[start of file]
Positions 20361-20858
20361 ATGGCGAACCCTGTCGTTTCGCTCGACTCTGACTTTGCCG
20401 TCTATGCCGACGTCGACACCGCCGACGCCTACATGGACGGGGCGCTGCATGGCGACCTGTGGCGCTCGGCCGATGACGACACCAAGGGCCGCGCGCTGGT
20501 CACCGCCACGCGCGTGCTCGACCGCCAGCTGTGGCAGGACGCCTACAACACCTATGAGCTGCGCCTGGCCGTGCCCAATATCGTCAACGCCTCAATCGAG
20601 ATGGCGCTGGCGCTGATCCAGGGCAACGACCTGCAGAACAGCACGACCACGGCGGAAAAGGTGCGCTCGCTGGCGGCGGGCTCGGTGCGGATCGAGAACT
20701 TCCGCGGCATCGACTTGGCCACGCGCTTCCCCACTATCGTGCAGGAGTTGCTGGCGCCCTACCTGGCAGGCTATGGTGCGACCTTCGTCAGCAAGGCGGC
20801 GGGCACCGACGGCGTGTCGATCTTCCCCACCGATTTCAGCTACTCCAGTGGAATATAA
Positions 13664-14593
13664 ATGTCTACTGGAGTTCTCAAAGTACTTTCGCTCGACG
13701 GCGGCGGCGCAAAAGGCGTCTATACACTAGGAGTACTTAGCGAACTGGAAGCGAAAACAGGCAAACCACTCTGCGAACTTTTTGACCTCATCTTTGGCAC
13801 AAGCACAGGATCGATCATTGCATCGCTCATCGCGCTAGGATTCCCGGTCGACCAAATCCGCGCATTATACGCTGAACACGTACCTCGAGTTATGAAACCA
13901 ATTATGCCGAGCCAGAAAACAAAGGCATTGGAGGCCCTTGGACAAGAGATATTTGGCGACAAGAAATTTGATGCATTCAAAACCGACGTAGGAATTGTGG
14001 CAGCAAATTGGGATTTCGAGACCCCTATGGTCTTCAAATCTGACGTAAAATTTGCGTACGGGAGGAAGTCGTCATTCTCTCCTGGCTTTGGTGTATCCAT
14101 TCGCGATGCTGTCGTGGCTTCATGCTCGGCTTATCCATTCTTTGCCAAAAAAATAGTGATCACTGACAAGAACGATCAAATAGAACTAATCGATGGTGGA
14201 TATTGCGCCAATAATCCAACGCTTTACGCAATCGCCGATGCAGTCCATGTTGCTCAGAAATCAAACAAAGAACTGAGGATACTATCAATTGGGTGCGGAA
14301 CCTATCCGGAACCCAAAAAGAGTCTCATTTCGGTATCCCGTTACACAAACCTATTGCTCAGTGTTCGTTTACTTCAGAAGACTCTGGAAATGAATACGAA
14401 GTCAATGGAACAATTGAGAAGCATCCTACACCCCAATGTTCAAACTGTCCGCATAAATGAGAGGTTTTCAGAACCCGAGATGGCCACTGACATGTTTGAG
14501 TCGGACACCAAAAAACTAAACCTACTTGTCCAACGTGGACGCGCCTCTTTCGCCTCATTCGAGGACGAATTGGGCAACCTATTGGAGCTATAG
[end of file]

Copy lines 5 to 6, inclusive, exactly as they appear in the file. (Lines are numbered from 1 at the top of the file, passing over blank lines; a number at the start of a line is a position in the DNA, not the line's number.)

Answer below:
20601 ATGGCGCTGGCGCTGATCCAGGGCAACGACCTGCAGAACAGCACGACCACGGCGGAAAAGGTGCGCTCGCTGGCGGCGGGCTCGGTGCGGATCGAGAACT
20701 TCCGCGGCATCGACTTGGCCACGCGCTTCCCCACTATCGTGCAGGAGTTGCTGGCGCCCTACCTGGCAGGCTATGGTGCGACCTTCGTCAGCAAGGCGGC